Sheila (Kaley Cuoco) has a time machine. She’s in love with Gary (Pete Davidson), who has fallen for her over and over again as each night she sparks conversation with him in a bar. He’s the perfect man — almost. Sheila wants more from him, leading her to use the time machine to travel further into the past to help shape the man he is, or can be.
Alongside Cuoco and Davidson in the cast of Meet Cute are Deborah S. Craig, Sierra Fisk, Kirk Kelly, Wesley Holloway, and more. It’s written by Noga Pnueli and directed by Alex Lehmann.
“I love the idea that the audience thinks they are just getting swept away on this romantic date night, but then it goes into places after that. As a filmmaker, I like the idea of hiding the Brussels sprouts in the mashed potatoes,” commented Lehmann who joined us to chat about the film ahead of its release on Peacock on September 21, 2022.
Directing Kaley Cuoco and Pete Davidson
“I didn’t have a full vision of how Gary worked on the page. Casting Pete really unlocked it for me. Because you want to save Pete Davidson, but he keeps you laughing so much that you kind of forget that you want to save him,” explained Lehmann. “That’s the trade-off that I think keeps Sheila so obsessive about him. So that made a ton of sense. And then as far as Kaley, she can do everything, and she can turn on a dime, and her comedic timing… she comes from that Chuck Lorre background where they got more jokes per minute, and even her reactions are humorous. She does all those just down to the microsecond and gets it right every time, which just allows room for more jokes. Then all of a sudden, she gets serious and hits that hard right turn, and you’re like, ‘How does she do that?’ If the question is, ‘Did we luck out with the cast? Did we get the best two people for these roles?’ I think the answer is yes.”
Lehmann continued, explaining that Cuoco and Davidson’s hilarity took place during the filming process as well, and not just on screen. “We were on a really tight shooting schedule, and so it was very inconvenient how much they were making us laugh,” he joked. “It was very funny, and like thank you for the front row seats to the Pete Davidson Kaley Cuoco show… their chemistry was fantastic. They’re just two really driven people who ultimately want to play, and so they worked really hard to set up playgrounds for themselves.”
This certainly translates well as we can see in addition to the hilarity in dialogue was room for improvisation, as Lehmann explained that “the amount of improv that Pete did about movies, he does like five minutes on Jobs, and then another five minutes on the end of Titanic, and you’re just like, ‘This is great.’ We don’t have room for it all in the movie, but it’s hilarious, and then it feels real. Gary feels real because Pete’s not making this guy up, he’s actually Gary.”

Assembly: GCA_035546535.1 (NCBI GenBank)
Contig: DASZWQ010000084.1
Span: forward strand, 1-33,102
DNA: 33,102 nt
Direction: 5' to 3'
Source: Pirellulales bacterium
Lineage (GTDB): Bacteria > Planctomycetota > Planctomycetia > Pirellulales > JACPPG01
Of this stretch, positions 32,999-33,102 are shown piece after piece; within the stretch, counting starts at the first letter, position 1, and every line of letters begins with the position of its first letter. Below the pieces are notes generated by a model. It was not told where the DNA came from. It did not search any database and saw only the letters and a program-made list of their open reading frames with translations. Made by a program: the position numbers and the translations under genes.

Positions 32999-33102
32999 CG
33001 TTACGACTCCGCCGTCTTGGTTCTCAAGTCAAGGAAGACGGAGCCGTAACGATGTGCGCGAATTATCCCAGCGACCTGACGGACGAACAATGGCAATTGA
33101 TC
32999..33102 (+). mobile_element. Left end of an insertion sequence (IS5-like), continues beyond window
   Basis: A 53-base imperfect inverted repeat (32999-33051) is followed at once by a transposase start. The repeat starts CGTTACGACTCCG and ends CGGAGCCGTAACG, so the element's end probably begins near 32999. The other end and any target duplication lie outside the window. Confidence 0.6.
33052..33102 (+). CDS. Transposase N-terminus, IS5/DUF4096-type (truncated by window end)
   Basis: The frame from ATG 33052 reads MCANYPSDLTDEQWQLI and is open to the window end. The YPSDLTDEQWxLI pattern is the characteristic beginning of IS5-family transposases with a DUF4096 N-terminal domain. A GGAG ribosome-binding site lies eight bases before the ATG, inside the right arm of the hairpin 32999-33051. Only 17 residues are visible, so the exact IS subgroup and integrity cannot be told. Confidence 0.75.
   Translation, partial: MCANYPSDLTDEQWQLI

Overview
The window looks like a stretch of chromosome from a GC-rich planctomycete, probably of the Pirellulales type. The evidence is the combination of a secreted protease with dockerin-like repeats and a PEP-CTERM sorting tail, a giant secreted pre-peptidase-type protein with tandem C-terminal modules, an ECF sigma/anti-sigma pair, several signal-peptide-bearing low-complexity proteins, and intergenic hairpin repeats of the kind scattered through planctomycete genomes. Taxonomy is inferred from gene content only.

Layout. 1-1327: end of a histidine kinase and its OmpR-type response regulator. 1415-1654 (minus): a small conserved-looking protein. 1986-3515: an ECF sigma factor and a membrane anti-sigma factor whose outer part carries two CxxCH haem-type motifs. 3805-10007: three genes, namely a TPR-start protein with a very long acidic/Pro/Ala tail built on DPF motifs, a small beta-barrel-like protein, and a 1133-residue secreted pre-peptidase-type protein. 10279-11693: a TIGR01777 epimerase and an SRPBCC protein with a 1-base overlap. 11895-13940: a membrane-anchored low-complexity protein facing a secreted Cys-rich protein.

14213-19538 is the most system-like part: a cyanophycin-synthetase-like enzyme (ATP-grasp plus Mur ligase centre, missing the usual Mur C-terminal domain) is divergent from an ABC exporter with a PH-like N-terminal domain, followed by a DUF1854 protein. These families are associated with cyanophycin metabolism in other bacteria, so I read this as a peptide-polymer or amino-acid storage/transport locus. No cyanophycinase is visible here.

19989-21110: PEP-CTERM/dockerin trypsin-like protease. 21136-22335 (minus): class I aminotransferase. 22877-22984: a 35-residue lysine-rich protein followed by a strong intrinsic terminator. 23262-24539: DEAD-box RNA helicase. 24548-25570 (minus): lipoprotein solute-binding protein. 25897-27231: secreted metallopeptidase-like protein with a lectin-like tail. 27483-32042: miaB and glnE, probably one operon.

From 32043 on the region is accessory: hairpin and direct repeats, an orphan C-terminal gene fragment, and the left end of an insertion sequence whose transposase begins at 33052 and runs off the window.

It’s Okay for Life to be Messy
Throughout Meet Cute, Cuoco’s character Sheila is essentially trying to change Davidson’s, to shape him into someone she believes will be more desirable, challenging viewers to consider whether that’s truly possible.
“I think that we not only can change but that’s the main purpose of life for us,” explained Lehmann. “We have a certain amount of time where we get to face traumas and maybe disappointments or things about life that haven’t felt quite right, and although we get to have partners, friends, therapists, teachers, and all these people that can guide us, we’re ultimately given the choice, the chance to improve, to change, and face that stuff. I think that’s what Meet Cute does well, is it shows that nobody is going to change you, but if someone really loves you, they will stand by you and all of your imperfections, and patiently support you as you try to change.”
Lehmann continued, “We use the line a couple of times, ‘It’s okay for life to be messy.’ Sometimes, it’s okay for things to be messy. I mean, even our New York City is messy. Like we’re not showing the New York City that you see in those really super polished rom-coms. I love it when somebody watches shows from New York and they’re like, ‘Why is there zero scaffolding and a bunch of trash on the streets? Why didn’t they show up on camera?’ And it’s like yeah, cause we showed you fiction. And it was really important to me that we showed a real version of what New York, a real version of what romance is and what independent struggle is.”
Meet Cute is available on Peacock on September 21.